Document Detail


Baboon diet: a five-year study of stability and variability in the plant feeding and habitat of the yellow baboons (Papio cynocephalus) of Mikumi National Park, Tanzania.
MedLine Citation:
PMID:  3653819     Owner:  NLM     Status:  MEDLINE    
Abstract/OtherAbstract:
The habitat and plant feeding of 64 well-habituated, individually identified adult male and female yellow baboons was studied for 5 years at Mikumi National Park, Tanzania. Variation across the years showed that a study of only one or two years would have been incomplete and misleading. The list of baboon food species obtained from Mikumi is considerably larger and more diverse than any previously reported. One to six plant parts were eaten from each of more than 180 species. The 25 most common tree genera all contained species used for food. Of the 50 most common grass, shrub and herb genera, 93% included plant foods. Using months in which a species was eaten during at least one year of the study, 21 staple species were eaten during a mean of 8.86 months and 7 were eaten in all 12 months. Although many foods were from commonly available plant species, 15 such species were only rarely eaten. The number of parts of a species eaten per month and an estimate of the amounts eaten per month both varied with temperature and rainfall, being lowest near the end of the cool, dry season. There were substantial differences from year to year in the timing and amount of food production of many species; nevertheless, the same broad feeding pattern was repeated in each of the 5 years of the study. Despite yearly variation in food availability, 14 or more staples and other common foods were eaten in any given month. If crops of many of these foods were to fail, a large number of less commonly eaten species could be substituted. Baboons are eclectic feeders that appear to be optimizing their diet by selective feeding from among a wide array of available foods in an ever-changing floristic environment.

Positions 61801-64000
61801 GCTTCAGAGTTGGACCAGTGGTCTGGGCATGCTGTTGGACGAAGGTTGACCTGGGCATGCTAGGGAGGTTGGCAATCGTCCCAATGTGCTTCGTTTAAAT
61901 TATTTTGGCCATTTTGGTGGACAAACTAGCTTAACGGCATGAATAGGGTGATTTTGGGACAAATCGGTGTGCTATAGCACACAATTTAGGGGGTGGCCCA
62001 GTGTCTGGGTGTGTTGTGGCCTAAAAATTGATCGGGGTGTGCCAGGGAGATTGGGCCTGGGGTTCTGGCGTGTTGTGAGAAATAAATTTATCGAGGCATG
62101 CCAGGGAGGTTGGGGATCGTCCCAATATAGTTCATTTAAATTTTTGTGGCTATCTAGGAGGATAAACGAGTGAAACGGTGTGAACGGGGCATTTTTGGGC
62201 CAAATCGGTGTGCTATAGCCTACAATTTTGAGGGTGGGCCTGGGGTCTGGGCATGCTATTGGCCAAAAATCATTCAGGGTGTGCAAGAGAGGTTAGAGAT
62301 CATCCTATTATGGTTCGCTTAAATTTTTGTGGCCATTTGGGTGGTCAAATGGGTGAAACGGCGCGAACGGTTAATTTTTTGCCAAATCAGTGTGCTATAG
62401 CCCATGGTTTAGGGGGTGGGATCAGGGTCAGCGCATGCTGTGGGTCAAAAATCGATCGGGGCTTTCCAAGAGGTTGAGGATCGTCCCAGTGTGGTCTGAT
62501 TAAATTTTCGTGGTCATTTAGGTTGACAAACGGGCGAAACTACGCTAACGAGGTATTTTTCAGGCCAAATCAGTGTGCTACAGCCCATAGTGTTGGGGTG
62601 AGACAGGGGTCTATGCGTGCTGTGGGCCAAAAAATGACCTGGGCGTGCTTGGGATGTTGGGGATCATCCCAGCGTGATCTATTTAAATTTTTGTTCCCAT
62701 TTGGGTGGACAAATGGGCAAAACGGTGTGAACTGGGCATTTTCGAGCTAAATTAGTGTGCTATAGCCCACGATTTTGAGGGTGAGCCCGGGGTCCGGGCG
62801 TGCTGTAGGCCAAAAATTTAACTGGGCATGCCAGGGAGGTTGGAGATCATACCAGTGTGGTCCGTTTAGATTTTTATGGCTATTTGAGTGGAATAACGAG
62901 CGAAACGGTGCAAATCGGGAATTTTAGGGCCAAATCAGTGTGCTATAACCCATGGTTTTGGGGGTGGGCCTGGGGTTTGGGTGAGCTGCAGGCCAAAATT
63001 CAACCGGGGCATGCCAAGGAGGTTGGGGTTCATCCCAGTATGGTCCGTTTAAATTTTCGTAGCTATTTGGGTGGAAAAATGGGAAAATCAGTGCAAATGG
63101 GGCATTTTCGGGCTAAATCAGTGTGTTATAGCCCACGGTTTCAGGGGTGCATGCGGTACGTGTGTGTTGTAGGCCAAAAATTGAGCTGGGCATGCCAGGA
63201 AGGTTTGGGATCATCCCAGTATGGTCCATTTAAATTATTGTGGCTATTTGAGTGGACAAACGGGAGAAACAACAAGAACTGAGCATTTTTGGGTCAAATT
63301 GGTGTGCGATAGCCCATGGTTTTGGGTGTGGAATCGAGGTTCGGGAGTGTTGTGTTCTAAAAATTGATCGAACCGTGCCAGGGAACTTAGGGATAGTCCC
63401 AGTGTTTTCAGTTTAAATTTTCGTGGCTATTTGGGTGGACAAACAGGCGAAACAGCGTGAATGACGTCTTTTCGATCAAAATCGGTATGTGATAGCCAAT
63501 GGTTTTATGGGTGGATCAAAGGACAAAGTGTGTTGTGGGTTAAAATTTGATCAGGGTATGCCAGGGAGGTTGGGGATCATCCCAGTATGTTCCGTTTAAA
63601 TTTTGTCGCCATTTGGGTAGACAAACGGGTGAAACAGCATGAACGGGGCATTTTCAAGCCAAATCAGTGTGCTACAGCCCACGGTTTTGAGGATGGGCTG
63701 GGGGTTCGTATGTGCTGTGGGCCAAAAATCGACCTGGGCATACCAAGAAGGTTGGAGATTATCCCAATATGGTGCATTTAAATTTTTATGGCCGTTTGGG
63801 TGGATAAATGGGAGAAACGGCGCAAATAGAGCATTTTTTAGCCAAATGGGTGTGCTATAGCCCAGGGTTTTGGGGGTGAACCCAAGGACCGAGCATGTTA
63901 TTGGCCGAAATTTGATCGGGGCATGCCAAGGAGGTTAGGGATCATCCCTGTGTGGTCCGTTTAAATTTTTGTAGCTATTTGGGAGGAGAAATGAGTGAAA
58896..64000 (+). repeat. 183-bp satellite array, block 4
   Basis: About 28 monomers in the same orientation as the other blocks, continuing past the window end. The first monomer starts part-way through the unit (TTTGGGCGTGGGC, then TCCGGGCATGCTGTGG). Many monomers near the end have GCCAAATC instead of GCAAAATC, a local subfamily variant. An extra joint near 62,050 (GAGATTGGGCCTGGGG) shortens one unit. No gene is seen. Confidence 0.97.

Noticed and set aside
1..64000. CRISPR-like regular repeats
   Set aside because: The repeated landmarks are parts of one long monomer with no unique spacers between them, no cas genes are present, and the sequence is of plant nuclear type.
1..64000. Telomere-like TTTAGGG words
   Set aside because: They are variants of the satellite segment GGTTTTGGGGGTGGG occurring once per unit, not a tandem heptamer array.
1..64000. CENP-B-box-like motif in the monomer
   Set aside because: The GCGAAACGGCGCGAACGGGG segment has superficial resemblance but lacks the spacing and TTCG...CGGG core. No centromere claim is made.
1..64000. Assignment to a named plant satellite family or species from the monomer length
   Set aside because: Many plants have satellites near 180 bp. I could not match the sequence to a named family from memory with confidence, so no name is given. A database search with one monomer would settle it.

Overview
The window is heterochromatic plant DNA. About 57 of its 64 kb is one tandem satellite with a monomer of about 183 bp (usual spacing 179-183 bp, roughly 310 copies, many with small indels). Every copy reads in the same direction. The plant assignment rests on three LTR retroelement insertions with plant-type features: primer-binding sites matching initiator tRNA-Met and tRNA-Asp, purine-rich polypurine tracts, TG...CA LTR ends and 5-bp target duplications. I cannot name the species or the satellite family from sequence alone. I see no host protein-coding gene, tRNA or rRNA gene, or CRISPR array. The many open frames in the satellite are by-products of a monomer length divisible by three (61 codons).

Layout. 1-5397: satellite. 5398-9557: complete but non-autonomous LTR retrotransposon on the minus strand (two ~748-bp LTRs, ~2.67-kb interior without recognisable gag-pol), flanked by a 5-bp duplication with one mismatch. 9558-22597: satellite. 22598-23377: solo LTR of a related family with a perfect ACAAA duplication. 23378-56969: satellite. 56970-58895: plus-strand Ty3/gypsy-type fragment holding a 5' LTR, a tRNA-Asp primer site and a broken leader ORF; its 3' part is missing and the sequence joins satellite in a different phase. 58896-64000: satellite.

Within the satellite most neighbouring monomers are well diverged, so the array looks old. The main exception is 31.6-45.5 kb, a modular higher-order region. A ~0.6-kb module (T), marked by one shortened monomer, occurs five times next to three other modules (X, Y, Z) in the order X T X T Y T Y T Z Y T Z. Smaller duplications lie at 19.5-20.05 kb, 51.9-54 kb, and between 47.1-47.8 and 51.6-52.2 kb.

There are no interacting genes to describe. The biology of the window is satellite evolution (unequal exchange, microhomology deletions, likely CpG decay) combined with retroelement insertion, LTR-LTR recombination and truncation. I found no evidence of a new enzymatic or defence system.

Authors:
G W Norton; R J Rhine; G W Wynn; R D Wynn
Related Documents :
12024279 - The influence of preculture conditions and food quality on the ingestion and digestion ...
19649439 - Exploiting triatomine behaviour: alternative perspectives for their control.
21347819 - Dietary habits and gastric cancer risk in north-west iran.
15275099 - Why so few transmission stages? reproductive restraint by malaria parasites.
11714289 - Identification of hake species (merluccius genus) using sequencing and pcr-rflp analysi...
21281549 - Shigellosis outbreak linked to canteen-food consumption in a public institution: a matc...
17022399 - An evaluation of cause-effect relationships between polychlorinated biphenyl concentrat...
17615169 - Patterns of mri atrophy in tau positive and ubiquitin positive frontotemporal lobar deg...
15499679 - Reduced parental effort in relation to laying date in house sparrows (passer domesticus...
Publication Detail:
Type:  Journal Article; Research Support, Non-U.S. Gov't; Research Support, U.S. Gov't, Non-P.H.S.; Research Support, U.S. Gov't, P.H.S.    
Journal Detail:
Title:  Folia primatologica; international journal of primatology     Volume:  48     ISSN:  0015-5713     ISO Abbreviation:  Folia Primatol.     Publication Date:  1987  
Date Detail:
Created Date:  1987-11-06     Completed Date:  1987-11-06     Revised Date:  2006-11-15    
Medline Journal Info:
Nlm Unique ID:  0370723     Medline TA:  Folia Primatol (Basel)     Country:  SWITZERLAND    
Other Details:
Languages:  eng     Pagination:  78-120     Citation Subset:  IM    
Affiliation:
Department of Psychology, University of California, Riverside.
Export Citation:
APA/MLA Format     Download EndNote     Download BibTex
MeSH Terms
Descriptor/Qualifier:
Animals
Behavior, Animal*
Diet*
Female
Food Preferences*
Male
Papio*
Tanzania

From MEDLINE®/PubMed®, a database of the U.S. National Library of Medicine


Previous Document:  [Immunological action of neurotropin (5). Effect of neurotropin on immunosuppression caused by stres...
Next Document:  Potential reversibility of skeletal effects in rats exposed in utero to caffeine.